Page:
Pointwise The Choice For CFD Meshing The Connector newsletter Pointwise Facebook Pointwise GitHub Pointwise LinkedIn Another Fine Mesh blog Pointwise Twitter Pointwise YouTube Y+ Calculator
 
   
   
 
Get a Free Trial


Facebook   Twitter   Another Fine Mesh   YouTube
LinkedIn   Y+   Script Exchange   Pinterest

The Connector, the newsletter for CFD Mesh Generation from Pointwise

November / December 2014

Pointwise User Meeting Highlights Include Training, Technical Presentations

At the 2014 edition of the Pointwise User Group Meeting in Anaheim, California, on 29-30 October, attendees from around the world enjoyed a wide variety of technical presentations, training on the latest capabilities of the Pointwise software, a glimpse of our product development plans, and a celebration of Pointwise's 20th anniversary. Another highlight of the meeting was the announcement of the winner of the 2014 Meshy Award, which is given at each meeting for the most beautiful mesh, both technically and artistically, submitted for consideration.

First Look: Overset Grid Assembly

The first day of the user group meeting was a training day. Attendees were the first group outside Pointwise to put their hands on a pre-release of Pointwise Version 17.3, which will have integrated overset grid assembly among many other exciting capabilities. The training covered the overset assembly process for both structured and unstructured grids and how Pointwise can set up the input for and launch the Pegasus and Suggar++ assemblers. Trainees also learned best practices for using the recently introduced hexahedral recombination function available in T-Rex (anisotropic tetrahedral extrusion).

Technical Presentations Highlight Applied CFD

The general session day of the meeting kicked off with Pointwise President John Chawner giving an overview of the current state of the CFD/CAE market, where Pointwise's place is in this world, and new capabilities that have recently been introduced in Pointwise.

photograph of John Chawner

Figure 1: Pointwise President John Chawner kicked off the meeting with a review of the current state of Pointwise. +

Mr. Chawner's talk was followed by a dozen technical presentations by Pointwise users. Presentations ranged from applications of Pointwise to various physical problems (heat transfer in heat exchangers, aerodynamics of aircraft, missiles and automobiles, performance of gas turbine compressors, volutes, and film-cooled turbine blades) to integration of Pointwise with other CAE software (OpenVSP, SU2, ADS Code Leo, PEGASUS, Suggar++).

photograph of Michael Ni

Figure 2: Michael Ni from AeroDynamic Solutions discussed effect of mesh type on CFD solutions for a volute geometry. +

Jeff Slotnick from Boeing Research and Technology and lead author of NASA's CFD Vision 2030 Study gave attendees some insight into the process used to develop the study and the implications of the study's conclusions for the future of mesh generation. Going forward, mesh generation techniques are going to have to become more automated and more scalable as problem size grows. Adaptive grids will become more important to ensure that important flow features are adequately resolved. It is good to know there is still a lot of grid generation work yet to be done.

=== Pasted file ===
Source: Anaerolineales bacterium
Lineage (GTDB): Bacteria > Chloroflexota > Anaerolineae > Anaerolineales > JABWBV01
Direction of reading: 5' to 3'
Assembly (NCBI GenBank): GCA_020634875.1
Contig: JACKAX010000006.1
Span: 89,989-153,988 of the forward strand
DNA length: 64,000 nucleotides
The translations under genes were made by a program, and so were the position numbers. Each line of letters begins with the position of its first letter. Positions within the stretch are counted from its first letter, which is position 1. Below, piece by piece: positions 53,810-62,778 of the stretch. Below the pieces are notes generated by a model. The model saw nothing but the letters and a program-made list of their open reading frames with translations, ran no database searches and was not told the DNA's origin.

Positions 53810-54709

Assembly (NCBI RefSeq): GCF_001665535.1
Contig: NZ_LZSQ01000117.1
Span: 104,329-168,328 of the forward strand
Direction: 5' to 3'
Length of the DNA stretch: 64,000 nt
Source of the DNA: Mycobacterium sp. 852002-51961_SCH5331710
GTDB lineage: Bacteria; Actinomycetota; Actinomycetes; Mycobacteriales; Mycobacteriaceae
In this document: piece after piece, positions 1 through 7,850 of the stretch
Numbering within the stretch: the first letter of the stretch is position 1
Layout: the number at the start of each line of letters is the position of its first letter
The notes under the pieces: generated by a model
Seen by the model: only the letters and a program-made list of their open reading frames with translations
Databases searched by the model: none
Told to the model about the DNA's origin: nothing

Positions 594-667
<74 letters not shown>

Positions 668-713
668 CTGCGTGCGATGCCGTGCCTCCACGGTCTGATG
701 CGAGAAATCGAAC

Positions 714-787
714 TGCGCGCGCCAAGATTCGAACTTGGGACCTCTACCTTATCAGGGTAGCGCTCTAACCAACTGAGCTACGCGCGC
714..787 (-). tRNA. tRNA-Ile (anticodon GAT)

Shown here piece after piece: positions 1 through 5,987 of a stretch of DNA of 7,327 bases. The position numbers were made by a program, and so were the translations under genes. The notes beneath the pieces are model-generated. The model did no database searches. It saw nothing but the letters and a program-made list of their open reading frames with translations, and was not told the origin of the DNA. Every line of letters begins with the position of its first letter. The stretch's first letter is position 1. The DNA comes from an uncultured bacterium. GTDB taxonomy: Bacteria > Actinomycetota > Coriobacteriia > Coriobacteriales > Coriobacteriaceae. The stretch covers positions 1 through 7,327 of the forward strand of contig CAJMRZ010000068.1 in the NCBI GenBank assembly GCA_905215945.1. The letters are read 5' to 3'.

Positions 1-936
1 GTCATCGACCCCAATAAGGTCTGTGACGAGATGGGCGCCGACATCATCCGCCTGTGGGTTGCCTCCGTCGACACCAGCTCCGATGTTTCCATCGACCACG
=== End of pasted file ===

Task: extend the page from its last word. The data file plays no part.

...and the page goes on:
photograph of Jeff Slotnick

Figure 3: Boeing's Jeff Slotnick gave an overview of the NASA CFD Vision 2030 Study and how it relates to future mesh generation trends. +

CFD Gallery and Partners

At the CFD Gallery session in the afternoon, attendees were able to visit with Pointwise's exhibiting partners, see a demonstration of a fun Pointwise research project, and hear the announcement of the 2014 Meshy Award winner. Exhibiting partners at the meeting were ADS, Applied CCM, CEI, Engys, Intelligent Light, Metacomp Technologies, and Tecplot.

photograph of Vedat Akdag

Figure 4 - Vedat Akdag from Metacomp Technologies introduced his company prior to the CFD Gallery. +

During the CFD Gallery, Pointwise demonstrated an exploratory prototype using a Leap Motion Controller for touchless image manipulation and entity selection in Pointwise. The Leap Motion device uses a camera to determine a user's hand motion and shape to use in 3-D motion control.

photograph of Jeremy Shipman

Figure 5: Jeremy Shipman, right, enjoyed the Leap Motion Controller demonstration by Pointwise's Michael Mirsky. +

Dr. John Steinbrenner, Pointwise vice president of research and development and winner of the original Meshy Award when it was an internal company award, announced the 2014 Meshy Award is Prof. Rickard Bensow from Chalmers University of Technology with his T-Rex mesh of a fully-appended ship hull including rotating propeller. Professor Bensow was unable to attend the meeting so the trophy was mailed to him. All meeting attendees received T-shirts featuring an image of Dr. Bensow's award winning mesh, which can be seen in this announcement.

photograph of John Steinbrenner

Figure 6: John Steinbrenner announced the 2014 Meshy Award Winner, Prof. Rickard Bensow. +

Celebrating 20 Years of Meshing

Pointwise, Inc. was founded in November 1994, so the welcome reception on the opening night of the meeting was also an opportunity to celebrate the company's anniversary and thank employees and customers for a rewarding 20 years in business .

Photo of Chawner, Steinbrenner, Matus

Figure 7: John Chawner, John Steinbrenner, and Rick Matus celebrated with the Pointwise 20th anniversary cake. +

The 2014 Pointwise User Group Meeting was filled with interesting technical content and networking with other engineers. We hope you will join us for future user meetings, whether as a presenter or attendee. You can view a summary of the training topics and technical presentations from this meeting and watch for future events on the Pointwise website. See you there!


◀ Previous Article     ▲ Contents     Next Article ▶

      e-email